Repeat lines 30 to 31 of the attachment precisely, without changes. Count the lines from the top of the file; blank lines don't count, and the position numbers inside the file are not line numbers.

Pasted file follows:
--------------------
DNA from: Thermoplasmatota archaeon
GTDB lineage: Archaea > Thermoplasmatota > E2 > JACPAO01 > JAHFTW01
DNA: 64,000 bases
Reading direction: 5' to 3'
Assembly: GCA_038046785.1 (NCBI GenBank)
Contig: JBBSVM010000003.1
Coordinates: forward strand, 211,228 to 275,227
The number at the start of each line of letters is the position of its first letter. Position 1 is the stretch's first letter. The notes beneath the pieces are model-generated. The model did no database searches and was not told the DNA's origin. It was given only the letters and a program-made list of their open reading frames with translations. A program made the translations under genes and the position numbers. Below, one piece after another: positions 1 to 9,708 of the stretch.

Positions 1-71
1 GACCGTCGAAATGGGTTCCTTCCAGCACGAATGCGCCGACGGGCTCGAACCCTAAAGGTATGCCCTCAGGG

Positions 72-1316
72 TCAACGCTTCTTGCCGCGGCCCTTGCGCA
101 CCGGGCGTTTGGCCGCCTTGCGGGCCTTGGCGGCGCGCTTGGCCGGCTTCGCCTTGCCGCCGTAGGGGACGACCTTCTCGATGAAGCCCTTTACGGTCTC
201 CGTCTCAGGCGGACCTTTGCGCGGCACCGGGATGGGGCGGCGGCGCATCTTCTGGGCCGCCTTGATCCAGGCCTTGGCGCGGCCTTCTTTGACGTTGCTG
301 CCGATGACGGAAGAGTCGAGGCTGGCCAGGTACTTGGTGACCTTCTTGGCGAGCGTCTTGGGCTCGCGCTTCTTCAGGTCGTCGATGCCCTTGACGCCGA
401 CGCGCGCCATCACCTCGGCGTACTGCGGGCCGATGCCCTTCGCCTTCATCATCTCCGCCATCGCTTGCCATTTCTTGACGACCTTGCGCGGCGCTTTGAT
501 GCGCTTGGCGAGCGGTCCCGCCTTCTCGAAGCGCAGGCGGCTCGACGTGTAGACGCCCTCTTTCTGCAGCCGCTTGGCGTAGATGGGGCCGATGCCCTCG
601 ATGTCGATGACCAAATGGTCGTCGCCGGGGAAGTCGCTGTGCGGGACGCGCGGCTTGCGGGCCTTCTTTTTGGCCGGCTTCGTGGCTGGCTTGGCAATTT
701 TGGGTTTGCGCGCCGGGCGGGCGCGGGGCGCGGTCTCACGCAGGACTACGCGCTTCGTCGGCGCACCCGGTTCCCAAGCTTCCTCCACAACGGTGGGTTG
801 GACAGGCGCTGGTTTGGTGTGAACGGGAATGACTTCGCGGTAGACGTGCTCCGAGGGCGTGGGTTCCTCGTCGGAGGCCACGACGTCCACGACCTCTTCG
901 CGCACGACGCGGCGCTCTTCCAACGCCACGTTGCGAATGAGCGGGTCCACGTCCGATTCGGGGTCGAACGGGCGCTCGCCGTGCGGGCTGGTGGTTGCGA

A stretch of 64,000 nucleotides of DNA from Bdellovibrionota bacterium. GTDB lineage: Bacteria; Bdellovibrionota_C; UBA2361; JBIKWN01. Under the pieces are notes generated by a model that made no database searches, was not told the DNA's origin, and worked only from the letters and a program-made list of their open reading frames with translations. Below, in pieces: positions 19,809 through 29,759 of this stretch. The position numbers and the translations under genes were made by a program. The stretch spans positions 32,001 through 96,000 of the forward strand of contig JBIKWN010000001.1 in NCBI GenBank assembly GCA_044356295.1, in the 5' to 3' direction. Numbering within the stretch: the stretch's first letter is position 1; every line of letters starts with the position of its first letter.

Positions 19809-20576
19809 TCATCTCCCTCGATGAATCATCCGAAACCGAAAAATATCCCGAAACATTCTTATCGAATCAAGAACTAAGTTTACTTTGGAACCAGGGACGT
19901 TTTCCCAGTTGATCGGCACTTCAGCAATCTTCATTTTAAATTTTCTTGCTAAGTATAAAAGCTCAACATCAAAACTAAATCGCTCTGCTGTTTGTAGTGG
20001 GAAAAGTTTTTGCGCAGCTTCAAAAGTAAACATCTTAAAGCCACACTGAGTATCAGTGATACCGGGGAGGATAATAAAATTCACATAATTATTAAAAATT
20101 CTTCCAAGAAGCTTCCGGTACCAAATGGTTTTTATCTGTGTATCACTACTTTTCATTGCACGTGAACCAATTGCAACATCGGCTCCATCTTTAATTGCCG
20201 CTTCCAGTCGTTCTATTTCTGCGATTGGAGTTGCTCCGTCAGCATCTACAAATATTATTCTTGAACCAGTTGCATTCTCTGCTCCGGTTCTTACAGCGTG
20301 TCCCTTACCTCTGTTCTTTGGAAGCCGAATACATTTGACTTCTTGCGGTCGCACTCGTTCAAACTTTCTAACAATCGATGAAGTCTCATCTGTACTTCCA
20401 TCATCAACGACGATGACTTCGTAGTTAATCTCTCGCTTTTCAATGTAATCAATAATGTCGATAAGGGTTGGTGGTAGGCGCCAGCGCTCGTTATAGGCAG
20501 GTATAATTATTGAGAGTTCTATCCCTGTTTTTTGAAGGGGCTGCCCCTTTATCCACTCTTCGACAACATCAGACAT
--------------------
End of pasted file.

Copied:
20401 TCATCAACGACGATGACTTCGTAGTTAATCTCTCGCTTTTCAATGTAATCAATAATGTCGATAAGGGTTGGTGGTAGGCGCCAGCGCTCGTTATAGGCAG
20501 GTATAATTATTGAGAGTTCTATCCCTGTTTTTTGAAGGGGCTGCCCCTTTATCCACTCTTCGACAACATCAGACAT